Dismiss
Announcing Stack Overflow Documentation

We started with Q&A. Technical documentation is next, and we need your help.

Whether you're a beginner or an experienced developer, you can contribute.

# Append two integers to list when seperated by '..' Python

If i have a list strings:

``````first = []
last = []

my_list = ['  abc   1..23',' bcd    34..405','cda        407..4032']
``````

how would i append the numbers flanking the .. to their corresponding lists ? to get:

``````first = [1,34,407]
last = [23,405,4032]
``````

i wouldn't mind strings either because i can convert to int later

``````first = ['1','34','407']
last = ['23','405','4032']
``````
-

Use `re.search` to match the numbers between `..` and store them in two different groups:

``````import re

first = []
last = []

for s in my_list:
match = re.search(r'(\d+)\.\.(\d+)', s)
first.append(match.group(1))
last.append(match.group(2))
``````

DEMO.

-
what does the r' during re. ? also, what does \d+ do ? – O.rka Sep 23 '12 at 23:23
@draconisthe0ry: `\d` matches a single digit, and `\d+` matches one or more digits. `r'` is Python's raw string notation (en.wikipedia.org/wiki/String_literal#Raw_strings). Take a look at this other question for examples of when not using `r'` can impact your matches: stackoverflow.com/questions/2241600/python-regex-r-prefix. – João Silva Sep 23 '12 at 23:37

I'd use a regular expression:

``````import re
num_range = re.compile(r'(\d+)\.\.(\d+)')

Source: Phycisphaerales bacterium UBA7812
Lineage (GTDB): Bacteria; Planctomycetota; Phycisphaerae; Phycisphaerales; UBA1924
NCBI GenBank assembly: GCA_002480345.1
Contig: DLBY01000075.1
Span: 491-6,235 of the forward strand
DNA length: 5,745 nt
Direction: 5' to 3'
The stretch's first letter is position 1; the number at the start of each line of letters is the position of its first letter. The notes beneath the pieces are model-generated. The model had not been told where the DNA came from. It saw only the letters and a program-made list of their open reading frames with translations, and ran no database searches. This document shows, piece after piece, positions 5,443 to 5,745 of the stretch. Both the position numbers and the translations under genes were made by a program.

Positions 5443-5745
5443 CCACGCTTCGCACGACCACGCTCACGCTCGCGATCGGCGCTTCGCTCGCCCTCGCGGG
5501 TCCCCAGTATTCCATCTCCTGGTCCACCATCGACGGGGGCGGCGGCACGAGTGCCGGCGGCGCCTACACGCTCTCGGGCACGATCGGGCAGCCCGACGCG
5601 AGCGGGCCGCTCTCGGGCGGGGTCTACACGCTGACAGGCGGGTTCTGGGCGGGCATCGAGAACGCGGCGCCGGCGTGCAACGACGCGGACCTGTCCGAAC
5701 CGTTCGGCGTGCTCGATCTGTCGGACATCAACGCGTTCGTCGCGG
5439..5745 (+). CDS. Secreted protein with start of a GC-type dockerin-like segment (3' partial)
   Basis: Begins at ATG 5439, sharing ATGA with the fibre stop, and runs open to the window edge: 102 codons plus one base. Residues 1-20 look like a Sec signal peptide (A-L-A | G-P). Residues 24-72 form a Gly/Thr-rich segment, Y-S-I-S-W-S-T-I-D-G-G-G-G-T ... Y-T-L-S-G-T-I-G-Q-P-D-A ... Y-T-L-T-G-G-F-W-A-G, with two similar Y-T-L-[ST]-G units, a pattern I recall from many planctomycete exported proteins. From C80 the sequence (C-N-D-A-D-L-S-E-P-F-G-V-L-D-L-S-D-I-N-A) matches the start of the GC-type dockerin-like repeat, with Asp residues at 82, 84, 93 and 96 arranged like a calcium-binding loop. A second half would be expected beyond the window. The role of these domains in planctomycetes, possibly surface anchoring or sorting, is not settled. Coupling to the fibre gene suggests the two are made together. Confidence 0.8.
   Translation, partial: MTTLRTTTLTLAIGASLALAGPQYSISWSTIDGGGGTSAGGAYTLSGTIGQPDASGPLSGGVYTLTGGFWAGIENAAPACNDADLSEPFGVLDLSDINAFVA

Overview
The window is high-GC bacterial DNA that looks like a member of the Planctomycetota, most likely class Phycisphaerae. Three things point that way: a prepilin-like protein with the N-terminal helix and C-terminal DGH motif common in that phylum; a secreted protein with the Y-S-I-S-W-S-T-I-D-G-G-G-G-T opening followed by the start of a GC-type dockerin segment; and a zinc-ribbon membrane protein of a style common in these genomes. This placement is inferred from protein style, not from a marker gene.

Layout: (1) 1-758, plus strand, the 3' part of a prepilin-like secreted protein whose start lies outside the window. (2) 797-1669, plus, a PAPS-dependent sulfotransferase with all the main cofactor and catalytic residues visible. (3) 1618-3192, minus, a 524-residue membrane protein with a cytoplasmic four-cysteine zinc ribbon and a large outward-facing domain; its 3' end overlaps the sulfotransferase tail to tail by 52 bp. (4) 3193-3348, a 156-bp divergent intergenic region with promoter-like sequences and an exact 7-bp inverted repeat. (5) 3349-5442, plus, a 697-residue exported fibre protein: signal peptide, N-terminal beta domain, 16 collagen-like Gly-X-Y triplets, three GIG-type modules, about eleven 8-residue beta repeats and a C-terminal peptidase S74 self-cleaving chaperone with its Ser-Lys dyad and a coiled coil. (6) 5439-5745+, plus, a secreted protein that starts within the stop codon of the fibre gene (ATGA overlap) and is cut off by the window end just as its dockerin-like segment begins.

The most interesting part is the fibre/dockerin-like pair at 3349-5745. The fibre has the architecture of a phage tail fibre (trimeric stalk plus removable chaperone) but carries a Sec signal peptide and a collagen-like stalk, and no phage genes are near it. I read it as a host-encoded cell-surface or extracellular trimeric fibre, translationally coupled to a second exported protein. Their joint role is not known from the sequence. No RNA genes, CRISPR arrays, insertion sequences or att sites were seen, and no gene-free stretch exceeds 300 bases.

first = []
last = []

my_list = ['  abc   1..23',' bcd    34..405','cda        407..4032']

for entry in my_list:
match = num_range.search(entry)
if match is not None:
f, l = match.groups()
first.append(int(f))
last.append(int(l))
``````

This outputs integers:

``````>>> first
[1, 34, 407]
>>> last
[23, 405, 4032]
``````
-

One more solution.

``````for string in my_list:
numbers = string.split(" ")[-1]
first_num, last_num = numbers.split("..")
first.append(first_num)
last.append(last_num)
``````

It will throw a ValueError if there is a string with no spaces in my_list or there is no ".." after the last space in some of the strings (or there is more than one ".." after the last space of the string).

In fact, this is a good thing if you want to be sure that values were really obtained from all the strings, and all of them were placed after the last space. You can even add a try…catch block to do something in case the string it tries to process is in an unexpected format.

-
Lines 2 & 3 could be merged to `first_num, last_num = string.split()[-1].split('..')`. – Ansgar Wiechers Sep 23 '12 at 22:46
Best solution, in this case there is no need for regex. – jamylak Sep 24 '12 at 6:25
`````` first=[(i.split()[1]).split("..")[0] for i in my_list]
second=[(i.split()[1]).split("..")[1] for i in my_list]
``````
-